For organic sculptural modeling, 3D Systems has a range of products: Geomagic Sculpt, Freeform, and Freeform Plus, that use a “haptic interface” (from a Greek word meaning to fasten onto or touch); an articulated arm with force-feedback resistance that actually lets you feel your virtual parts as you work on them in the computer. Developed by Sensable Technologies over the last decade, this family of products was bought by 3D Systems and incorporated into their product line so they’d have something to offer to right-brained artistic types as left-brained engineers. But when they “feel the clay” for the first time, most people say “Wow!” no matter which side of their brains predominate—it adds a whole new dimension to the experience of modeling on a computer that feels natural to those used to working with physical tools on real materials.
The base package in this series of products is called Geomagic Sculpt, and it comes with the new Touch haptic arm, which hooks up to your computer using an ethernet connection. It has a collection of simple but powerful tools which are easy to understand and get going with. The basic idea is that when your parts are made from virtual clay that you can push and pull on interactively, feeling what you’re doing as well as seeing it, you have a much better degree of control over exactly how their shapes evolve and interact. The inherent ambiguity of seeing a shaded representation of your part and trying to deduce how the form really is shaped is much reduced when you can actually feel it—you can actually work on parts of your model you can’t see in the viewport. 3D models can be imported from 3D scanners or other programs as STL, PLY or OBJ, and converted to the program’s native voxels (volumetric pixels) for styling and elaboration. In the latter two formats, vertex color information is also transferred into the application. One can create forms directly in the program using either basic “primitive” shapes and modifying them with the program’s carving and smudging tools, or start with closed linear shapes, inflating, revolving, extruding, and cutting them with other shapes constructed in the program’s Sketch function. There are tools for smoothing and shaping, mirroring, attracting for embossing and texturing the clay using graphic images, tools for tugging on the surfaces or decimating large models for easy export. It’s even possible to paint directly on the clay with “brush” or “airbrush” tools, or to apply photographs to their surfaces. 3D curves can be imported into the program as IGES or Adobe Illustrator (ai), or curves can be drawn on the clay parts and exported as IGES for surfacing in another program. With the TextureKiln function, it’s possible to “bake” a high-res model onto a low-res armature, so that highly detailed models can used for creating highly detailed animations (in an animation program) without bogging down your system. Once exported to mesh formats (OBJ, PLY, STL and ZCP), models created in Sculpt can be used directly for 3D printing, or run through a CAM program for carving on a CNC machine.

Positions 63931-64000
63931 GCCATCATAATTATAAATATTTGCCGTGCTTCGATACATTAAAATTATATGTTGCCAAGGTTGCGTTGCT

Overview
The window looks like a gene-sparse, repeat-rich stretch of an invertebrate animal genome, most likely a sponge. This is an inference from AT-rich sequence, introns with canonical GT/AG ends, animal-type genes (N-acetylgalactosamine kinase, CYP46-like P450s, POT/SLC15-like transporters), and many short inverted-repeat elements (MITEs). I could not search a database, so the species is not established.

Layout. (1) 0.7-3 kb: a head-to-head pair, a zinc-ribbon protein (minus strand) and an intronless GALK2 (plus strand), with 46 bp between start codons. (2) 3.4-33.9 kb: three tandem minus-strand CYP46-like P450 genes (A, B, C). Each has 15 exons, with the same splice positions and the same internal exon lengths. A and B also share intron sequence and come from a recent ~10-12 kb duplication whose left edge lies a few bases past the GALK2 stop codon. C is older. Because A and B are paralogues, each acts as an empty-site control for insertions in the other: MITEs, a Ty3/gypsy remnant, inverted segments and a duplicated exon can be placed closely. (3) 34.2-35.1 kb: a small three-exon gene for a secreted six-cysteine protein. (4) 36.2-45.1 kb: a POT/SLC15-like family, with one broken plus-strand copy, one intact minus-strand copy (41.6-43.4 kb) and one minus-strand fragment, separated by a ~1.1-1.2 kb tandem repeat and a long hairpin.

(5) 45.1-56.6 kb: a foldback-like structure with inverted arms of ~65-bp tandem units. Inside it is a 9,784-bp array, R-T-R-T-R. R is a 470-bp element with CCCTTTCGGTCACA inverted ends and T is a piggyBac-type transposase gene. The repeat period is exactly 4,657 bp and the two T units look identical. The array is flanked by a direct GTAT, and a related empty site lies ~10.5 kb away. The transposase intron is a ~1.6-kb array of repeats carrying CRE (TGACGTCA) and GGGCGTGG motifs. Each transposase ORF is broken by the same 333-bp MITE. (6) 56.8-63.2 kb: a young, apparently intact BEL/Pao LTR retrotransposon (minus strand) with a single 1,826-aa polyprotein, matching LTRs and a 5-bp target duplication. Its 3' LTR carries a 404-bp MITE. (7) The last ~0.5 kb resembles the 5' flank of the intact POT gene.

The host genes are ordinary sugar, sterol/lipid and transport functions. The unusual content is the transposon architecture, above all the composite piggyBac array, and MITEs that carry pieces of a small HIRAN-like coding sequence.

List Price: $3,900
List Price: $600
The next level of functionality is represented by Geomagic Freeform, which can support either the Touch or the higher-quality Touch-X arms, and adds a panel of subdivision modeling tools, making sharper edges and corners than can be achieved with voxel modeling alone possible. It also has a greater range of carving tools, like razors, knives and scrapers, and more ways of manipulating the “clay”, including Toothpaste—a continuous stream of material, and Pipe, which adds material around any curve. One can also modify the clay by adding and moving curves, emboss along a curve, or distort the whole part with a cage. Powerful patterning functions allow sub-parts to be arranged regularly or individually on the surface of a master part, and annotation tools allow the user to pin notes to any part so that data pertaining them can be preserved along with the model file. It’s possible to distort the model in various ways, including a cage deform. The latest Freeform 2014 has added even more features—hole filling techniques, automatic mesh repair, feature fitting and alignment, and mouse support, which enhance its ability to manage scan data in Freeform’s unique haptic modeling environment.
Here are some videos showing how the system works for various tasks like cleaning up and integrating scanned data, using subdivision surfaces, and industrial design.
Click this link for more information on Freeform from the manufacturer’s site.
List Price: $9,900
List Price: $19,500
The highest-level haptic hardware-software system we offer is Geomagic Freeform Plus, which includes advanced tools for mold design and manufacturability, making tasks like constructing split joints, cores and mold cavities, or generating parting surfaces and mold inserts much simpler. It has the ability to create surfaces of NURBS patches spanning intersecting curves created on the “clay” surfaces, so very smooth results are possible. It has enhanced capabilities for measuring mass properties and analyzing piece-to-piece fit. It’s also available with the deluxe Touch-X arm as well as the Touch.